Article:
As mentioned in my previous article last Monday, a very useful questionnaire doctors use to find out the severity of your LUTS (lower urinary tract symptoms) is the IPSS (international prostate symptom score). If you haven’t already, get your copy by sending a blank e-mail to firstname.lastname@example.org.
Your doctor may also ask you to perform a uroflow test and post-void residual (PVR) assessment to see how well you are emptying your bladder. Your bladder should be full for this test, so you will be asked to drink liquids until you feel the urge to pass your urine.
When you are ready, you will pass urine into a funnel connected to a small machine, the uroflow meter (see photo below).
The machine will show (on a printed piece of paper) the amount of urine you passed, how fast your urine was flowing (speed in ml/sec) and length of time you took to complete urination. Please note that certain factors or conditions may interfere with the accuracy of this testing like:
• straining with urination
• body movement during urination
• medications that affect the muscles in
The diagram at top right shows a normal urinary curve and a benign prostatic hyperplasia (BPH) curve. Notice how flattened the BPH curve is. For more information on uroflowmetry, send a blank e-mail to email@example.com.
After urinating, you will be asked to lie flat on your back on an examination table and expose the area of your belly just over your bladder. Some clear gel (looks like hair gel) will be placed on your belly and an ultrasound will be taken (see photo at right). This lasts only seconds and is not painful. The ultrasound image will show if there is urine left in your bladder and, if so, how much. These results are helpful in deciding what to do next.
Other tests may be requested by your doctor to confirm a diagnosis.
Again, treatment depends on, among other things, the severity of your symptoms and your readiness to have something done. If symptoms are not too bothersome, a man and his doctor may decide to keep an eye on things and recheck things in a specific time period to see if things are improving or not, without doing anything right away. If you decide on having something done, tablets are usually the first step. Your doctor will suggest what’s best in your particular situation.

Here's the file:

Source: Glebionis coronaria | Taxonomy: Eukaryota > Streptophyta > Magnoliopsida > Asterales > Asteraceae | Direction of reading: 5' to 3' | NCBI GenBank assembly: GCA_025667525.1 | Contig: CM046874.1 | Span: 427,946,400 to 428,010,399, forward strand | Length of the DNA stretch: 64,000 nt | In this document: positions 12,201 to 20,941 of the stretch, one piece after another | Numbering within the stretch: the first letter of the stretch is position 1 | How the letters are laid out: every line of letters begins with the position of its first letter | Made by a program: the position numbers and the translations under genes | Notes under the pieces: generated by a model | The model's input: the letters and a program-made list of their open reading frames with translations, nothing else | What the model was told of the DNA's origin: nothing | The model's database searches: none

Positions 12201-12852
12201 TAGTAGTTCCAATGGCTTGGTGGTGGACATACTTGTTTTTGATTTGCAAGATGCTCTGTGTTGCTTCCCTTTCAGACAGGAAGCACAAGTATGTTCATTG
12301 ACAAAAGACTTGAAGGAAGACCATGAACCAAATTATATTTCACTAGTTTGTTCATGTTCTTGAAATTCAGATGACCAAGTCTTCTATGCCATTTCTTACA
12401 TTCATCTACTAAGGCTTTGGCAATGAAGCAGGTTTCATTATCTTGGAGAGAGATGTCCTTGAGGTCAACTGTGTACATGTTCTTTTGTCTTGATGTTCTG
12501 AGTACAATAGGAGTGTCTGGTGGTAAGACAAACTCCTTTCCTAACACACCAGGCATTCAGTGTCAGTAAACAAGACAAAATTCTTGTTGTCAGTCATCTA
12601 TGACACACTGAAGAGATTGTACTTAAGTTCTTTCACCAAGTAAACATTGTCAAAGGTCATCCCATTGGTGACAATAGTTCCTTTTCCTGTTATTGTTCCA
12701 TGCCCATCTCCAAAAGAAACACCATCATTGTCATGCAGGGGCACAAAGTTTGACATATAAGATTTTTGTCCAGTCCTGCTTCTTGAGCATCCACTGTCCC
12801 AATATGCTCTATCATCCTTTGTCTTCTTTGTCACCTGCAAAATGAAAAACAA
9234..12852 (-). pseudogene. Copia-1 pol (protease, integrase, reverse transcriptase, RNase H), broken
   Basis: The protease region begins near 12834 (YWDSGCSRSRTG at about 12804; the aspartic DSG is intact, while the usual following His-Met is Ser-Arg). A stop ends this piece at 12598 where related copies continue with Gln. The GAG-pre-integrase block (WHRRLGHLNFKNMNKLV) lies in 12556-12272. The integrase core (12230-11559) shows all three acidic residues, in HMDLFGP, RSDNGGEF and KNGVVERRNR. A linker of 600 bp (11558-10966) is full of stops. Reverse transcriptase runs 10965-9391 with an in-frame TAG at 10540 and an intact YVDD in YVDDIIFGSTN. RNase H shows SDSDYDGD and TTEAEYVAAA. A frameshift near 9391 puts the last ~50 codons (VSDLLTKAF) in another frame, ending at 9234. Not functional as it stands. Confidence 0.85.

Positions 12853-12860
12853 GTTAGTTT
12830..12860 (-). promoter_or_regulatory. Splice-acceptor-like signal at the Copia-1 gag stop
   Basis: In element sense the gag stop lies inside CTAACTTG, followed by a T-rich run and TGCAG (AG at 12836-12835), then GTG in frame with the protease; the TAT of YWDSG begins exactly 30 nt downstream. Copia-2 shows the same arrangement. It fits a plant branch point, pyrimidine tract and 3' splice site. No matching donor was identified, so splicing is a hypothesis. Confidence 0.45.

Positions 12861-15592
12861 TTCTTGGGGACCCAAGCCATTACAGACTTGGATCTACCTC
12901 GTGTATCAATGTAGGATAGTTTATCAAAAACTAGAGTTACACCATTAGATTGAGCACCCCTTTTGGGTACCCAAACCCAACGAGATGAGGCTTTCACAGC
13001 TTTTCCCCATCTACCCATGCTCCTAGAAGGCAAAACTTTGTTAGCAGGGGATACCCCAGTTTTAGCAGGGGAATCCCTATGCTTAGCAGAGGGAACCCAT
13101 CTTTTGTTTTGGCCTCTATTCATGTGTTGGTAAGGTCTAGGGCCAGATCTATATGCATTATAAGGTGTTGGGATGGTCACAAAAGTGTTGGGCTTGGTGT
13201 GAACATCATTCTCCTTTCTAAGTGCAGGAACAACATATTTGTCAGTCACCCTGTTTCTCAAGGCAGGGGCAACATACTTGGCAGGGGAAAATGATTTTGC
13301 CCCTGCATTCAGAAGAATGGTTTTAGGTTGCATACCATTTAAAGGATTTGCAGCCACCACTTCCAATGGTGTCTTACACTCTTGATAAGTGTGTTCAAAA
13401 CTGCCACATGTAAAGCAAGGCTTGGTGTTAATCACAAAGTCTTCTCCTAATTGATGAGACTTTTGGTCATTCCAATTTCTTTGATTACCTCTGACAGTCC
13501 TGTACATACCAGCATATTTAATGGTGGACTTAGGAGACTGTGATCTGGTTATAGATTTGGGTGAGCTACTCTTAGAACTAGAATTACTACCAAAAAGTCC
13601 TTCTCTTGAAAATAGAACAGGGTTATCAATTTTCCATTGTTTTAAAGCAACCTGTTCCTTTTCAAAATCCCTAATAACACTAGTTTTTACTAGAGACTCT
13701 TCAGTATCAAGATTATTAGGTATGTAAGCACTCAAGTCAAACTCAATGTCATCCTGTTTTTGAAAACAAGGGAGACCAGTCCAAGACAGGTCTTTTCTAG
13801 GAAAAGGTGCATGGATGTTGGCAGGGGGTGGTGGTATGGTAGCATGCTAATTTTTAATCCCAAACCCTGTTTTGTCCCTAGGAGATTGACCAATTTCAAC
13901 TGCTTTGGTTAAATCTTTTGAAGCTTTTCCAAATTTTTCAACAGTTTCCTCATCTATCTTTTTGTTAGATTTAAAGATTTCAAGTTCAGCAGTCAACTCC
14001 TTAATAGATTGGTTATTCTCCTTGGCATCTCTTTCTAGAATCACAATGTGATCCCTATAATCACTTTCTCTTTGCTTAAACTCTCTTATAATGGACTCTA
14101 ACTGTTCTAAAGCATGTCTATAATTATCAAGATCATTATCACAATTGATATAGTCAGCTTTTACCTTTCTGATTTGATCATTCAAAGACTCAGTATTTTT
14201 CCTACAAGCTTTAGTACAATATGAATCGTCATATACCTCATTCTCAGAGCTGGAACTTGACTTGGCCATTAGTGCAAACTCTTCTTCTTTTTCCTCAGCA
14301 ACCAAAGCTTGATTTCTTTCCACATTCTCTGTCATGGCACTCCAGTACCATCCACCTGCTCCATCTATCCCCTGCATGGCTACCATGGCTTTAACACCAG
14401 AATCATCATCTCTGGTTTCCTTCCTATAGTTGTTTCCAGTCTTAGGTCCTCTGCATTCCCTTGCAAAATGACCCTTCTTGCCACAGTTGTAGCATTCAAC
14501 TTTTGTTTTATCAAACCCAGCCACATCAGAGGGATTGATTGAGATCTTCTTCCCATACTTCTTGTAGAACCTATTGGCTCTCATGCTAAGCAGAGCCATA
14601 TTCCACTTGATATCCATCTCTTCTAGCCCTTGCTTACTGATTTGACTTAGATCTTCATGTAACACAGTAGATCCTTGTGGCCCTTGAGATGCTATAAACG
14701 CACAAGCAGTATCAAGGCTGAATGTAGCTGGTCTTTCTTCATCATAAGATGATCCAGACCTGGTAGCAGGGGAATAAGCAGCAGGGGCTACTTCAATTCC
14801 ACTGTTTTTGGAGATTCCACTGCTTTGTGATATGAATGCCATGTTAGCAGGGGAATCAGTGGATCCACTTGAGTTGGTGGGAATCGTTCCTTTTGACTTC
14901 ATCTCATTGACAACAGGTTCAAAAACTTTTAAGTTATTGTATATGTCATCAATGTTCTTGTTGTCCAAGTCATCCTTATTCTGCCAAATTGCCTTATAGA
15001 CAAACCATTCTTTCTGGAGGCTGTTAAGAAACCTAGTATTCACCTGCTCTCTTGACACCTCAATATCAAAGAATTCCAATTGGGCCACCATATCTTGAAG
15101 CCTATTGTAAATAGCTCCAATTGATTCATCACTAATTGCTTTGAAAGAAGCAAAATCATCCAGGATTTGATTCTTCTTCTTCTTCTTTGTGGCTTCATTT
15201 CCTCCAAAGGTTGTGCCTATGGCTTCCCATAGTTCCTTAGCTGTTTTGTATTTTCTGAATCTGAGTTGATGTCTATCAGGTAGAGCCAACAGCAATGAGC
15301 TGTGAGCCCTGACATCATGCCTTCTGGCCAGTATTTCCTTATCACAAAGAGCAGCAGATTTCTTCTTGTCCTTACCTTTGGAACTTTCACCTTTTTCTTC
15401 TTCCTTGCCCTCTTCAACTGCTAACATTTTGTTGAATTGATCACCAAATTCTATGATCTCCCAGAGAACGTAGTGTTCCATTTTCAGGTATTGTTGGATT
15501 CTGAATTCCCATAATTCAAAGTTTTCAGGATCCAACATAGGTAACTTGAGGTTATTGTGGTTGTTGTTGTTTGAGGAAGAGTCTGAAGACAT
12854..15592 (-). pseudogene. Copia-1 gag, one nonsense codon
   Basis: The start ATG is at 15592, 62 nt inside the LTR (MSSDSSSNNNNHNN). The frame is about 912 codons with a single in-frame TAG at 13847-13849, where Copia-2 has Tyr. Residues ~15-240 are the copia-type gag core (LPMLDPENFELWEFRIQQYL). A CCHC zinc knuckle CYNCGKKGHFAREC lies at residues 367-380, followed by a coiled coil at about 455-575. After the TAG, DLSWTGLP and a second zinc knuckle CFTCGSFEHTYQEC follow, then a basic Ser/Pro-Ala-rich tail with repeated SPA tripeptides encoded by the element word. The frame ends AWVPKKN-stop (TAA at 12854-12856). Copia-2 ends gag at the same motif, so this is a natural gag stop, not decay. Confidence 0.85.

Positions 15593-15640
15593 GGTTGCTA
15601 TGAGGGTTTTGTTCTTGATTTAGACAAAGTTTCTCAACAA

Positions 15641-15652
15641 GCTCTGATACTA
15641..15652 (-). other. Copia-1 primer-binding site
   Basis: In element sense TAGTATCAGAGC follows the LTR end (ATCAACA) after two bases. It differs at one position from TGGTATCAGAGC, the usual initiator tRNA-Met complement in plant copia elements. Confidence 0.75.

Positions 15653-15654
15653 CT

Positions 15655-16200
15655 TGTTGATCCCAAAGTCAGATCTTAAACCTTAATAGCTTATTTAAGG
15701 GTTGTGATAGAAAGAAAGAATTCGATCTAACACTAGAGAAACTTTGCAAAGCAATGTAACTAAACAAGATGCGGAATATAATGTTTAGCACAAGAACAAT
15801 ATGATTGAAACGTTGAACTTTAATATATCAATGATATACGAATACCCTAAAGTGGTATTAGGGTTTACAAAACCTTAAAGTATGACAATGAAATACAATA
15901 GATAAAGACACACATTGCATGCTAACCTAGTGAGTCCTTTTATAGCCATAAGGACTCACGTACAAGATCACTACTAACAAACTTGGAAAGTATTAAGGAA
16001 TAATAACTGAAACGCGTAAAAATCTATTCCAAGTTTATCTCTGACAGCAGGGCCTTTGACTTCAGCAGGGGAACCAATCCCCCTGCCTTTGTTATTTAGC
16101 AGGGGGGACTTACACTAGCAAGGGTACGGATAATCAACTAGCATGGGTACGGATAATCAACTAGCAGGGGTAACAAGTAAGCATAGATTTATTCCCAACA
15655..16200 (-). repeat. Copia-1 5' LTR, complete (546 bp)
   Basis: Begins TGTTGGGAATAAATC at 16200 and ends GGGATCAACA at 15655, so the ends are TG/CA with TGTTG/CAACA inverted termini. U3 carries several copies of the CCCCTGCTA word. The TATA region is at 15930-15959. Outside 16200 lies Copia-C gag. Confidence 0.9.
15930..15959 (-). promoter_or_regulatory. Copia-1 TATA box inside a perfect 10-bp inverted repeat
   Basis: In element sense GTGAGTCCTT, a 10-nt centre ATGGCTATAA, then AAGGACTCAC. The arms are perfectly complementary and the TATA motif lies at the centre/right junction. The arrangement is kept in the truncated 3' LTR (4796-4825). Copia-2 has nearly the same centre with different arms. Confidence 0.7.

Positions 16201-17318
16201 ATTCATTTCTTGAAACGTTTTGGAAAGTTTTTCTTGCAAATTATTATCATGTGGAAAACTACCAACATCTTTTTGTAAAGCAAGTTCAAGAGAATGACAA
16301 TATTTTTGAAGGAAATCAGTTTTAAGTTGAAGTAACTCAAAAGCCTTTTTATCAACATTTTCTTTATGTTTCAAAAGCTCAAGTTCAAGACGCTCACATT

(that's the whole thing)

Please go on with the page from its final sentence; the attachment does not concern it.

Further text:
The goals when treating BPH are:
• improve or relieve symptoms
• stop the progression of the
• prevent complications that may
result from unmanaged BPH.
Professional associations like the American Urological Association (AUA) and the Canadian Urological Association (CUA) have suggested guidelines for doctors to follow when treating men with BPH that include your IPSS result, the size of your prostate, how bothersome your symptoms are, as well as your readiness to have something done.
Tablets and what to look out for
• Dennis Webster is an oncology-trained nurse and cancer consultant with over 20 years
experience. He has a keen interest in men’s health, with a focus on prostate disease, prostate cancer and prostate cancer risk assessment.
Skype: Brachy4u; blog address:
Editor’s Note: Dennis Webster was
inadvertently referred to last week as
Dr Dennis Webster. The error is regretted.